People Who Had Their Bikes Impounded From Cape May Promenade Fight $100 Fines

Some Cape May City residents outraged their bicycles were among dozens of bikes impounded from the boardwalk promenade won't be paying fines.

Four bike owners, including tourists and a local lifeguard, fought their $100 tickets in court Cape May County Court Thursday.

The fines stemmed from a citywide crackdown on bikes chained up along the beachfront walkway. City workers cut chains on about 30 bikes on Aug. 24.

“They had these huge pliers this big,” said Arina Foggen who was visiting Cape May from Washington, D.C. “They just started snipping the locks off.”

The bikes were then hauled off to the West Cape May police annex.

Branden Smith, a 13-year-old Cape May resident, told NBC10 he locked his bike on the promenade because the street level racks were full. He eventually got his bike back.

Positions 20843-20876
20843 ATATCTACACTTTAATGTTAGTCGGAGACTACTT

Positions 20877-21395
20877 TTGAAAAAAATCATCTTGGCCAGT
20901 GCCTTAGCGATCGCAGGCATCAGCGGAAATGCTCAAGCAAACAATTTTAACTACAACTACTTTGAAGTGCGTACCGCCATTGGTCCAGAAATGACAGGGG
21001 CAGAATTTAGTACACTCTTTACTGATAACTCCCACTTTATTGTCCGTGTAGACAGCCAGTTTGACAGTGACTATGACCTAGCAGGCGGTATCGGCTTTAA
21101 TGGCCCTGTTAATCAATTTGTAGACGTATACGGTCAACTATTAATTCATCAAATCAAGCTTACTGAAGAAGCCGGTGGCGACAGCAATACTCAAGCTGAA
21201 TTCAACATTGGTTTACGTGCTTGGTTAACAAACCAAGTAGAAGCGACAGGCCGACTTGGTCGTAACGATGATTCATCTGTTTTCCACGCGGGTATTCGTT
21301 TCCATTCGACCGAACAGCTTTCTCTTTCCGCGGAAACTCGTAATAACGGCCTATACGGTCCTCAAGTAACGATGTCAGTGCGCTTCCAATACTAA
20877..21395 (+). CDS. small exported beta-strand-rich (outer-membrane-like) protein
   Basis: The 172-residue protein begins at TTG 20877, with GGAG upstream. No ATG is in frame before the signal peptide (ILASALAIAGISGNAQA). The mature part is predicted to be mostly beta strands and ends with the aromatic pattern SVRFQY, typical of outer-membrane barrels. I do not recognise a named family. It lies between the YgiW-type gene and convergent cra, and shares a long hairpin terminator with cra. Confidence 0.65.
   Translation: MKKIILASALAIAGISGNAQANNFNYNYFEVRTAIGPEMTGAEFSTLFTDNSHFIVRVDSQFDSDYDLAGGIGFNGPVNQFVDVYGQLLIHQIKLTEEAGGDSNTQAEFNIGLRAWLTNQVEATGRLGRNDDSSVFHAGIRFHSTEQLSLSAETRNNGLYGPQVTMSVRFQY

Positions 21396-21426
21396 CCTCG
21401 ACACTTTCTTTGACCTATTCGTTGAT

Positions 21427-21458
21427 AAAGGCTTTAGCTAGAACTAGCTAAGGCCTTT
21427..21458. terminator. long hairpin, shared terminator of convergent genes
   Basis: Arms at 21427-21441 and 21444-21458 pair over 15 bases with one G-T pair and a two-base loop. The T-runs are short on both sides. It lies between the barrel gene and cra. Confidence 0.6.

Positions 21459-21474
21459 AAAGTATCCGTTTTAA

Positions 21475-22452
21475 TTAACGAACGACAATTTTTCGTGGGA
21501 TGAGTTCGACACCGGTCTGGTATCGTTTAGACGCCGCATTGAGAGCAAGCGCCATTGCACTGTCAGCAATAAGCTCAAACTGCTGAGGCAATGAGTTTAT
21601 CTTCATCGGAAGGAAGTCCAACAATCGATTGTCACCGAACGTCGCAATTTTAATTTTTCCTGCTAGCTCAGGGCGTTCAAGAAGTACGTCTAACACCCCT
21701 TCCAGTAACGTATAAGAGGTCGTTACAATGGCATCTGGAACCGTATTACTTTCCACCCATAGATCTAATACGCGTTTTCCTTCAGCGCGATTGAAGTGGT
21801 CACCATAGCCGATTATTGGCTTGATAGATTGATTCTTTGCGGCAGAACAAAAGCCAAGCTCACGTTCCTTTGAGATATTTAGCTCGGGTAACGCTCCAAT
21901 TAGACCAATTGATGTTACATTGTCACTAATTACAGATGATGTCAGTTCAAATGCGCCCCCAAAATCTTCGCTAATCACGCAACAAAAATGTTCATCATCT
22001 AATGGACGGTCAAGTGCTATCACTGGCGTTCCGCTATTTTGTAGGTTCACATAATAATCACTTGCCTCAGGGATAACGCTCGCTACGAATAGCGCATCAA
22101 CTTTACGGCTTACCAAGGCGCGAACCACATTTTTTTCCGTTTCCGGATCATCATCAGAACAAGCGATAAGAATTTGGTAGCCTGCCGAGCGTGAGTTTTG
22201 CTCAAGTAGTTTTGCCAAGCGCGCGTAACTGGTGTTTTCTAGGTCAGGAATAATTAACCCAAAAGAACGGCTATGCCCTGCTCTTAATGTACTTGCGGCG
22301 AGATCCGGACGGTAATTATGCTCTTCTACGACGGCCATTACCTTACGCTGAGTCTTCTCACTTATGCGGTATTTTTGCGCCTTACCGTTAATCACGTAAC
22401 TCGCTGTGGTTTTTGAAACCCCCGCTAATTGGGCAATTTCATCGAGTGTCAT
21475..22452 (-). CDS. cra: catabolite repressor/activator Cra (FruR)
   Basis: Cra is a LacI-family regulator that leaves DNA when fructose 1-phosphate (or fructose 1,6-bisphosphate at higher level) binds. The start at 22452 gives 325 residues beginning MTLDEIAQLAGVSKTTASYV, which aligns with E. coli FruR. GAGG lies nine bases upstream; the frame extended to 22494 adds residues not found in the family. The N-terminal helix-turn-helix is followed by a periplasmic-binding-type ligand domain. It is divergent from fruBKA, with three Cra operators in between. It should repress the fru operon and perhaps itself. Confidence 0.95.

Cape May officials said there is a city ordinance which bans bikes from being locked and left on the promenade from May 1 to Oct. 31 except between the hours of 4 to 10 a.m.

Riders who leave their bikes there must pay a $100 summons though they have an opportunity to fight it in court. Residents argue that there are no visible warnings however. While signs on the promenade make it clear that riding bikes is only permissible until 10 a.m. nowhere is it clearly posted that you can’t park or lock your bicycles there.

“It says nothing about not parking your bike on the ramp,” said Mary Lou Comber of Cape May. “It says no bike riding so we don’t ride our bikes.”

On Thursday, four people pleaded guilty to avoid paying the fine and court costs.

Julie Sheehy, who had her bike impounded, wasn't satisfied with the result.

"It's not fair, it's still not fair," said Sheehy. "In a town that relies on tourists you don't appoint signage? It should have been announced. It should have been a warning."

Cape May City Manager Bruce Macleod said some bikes posed a public safety hazard because they were chained to signs and park benches while some handle bars blocked entrance ramps to the promenade. Macleod admits however the ordinance isn’t always enforced.

“When I spotted the bikes attached to the park bench maybe that’s the thing that got my attention,” Macleod said.

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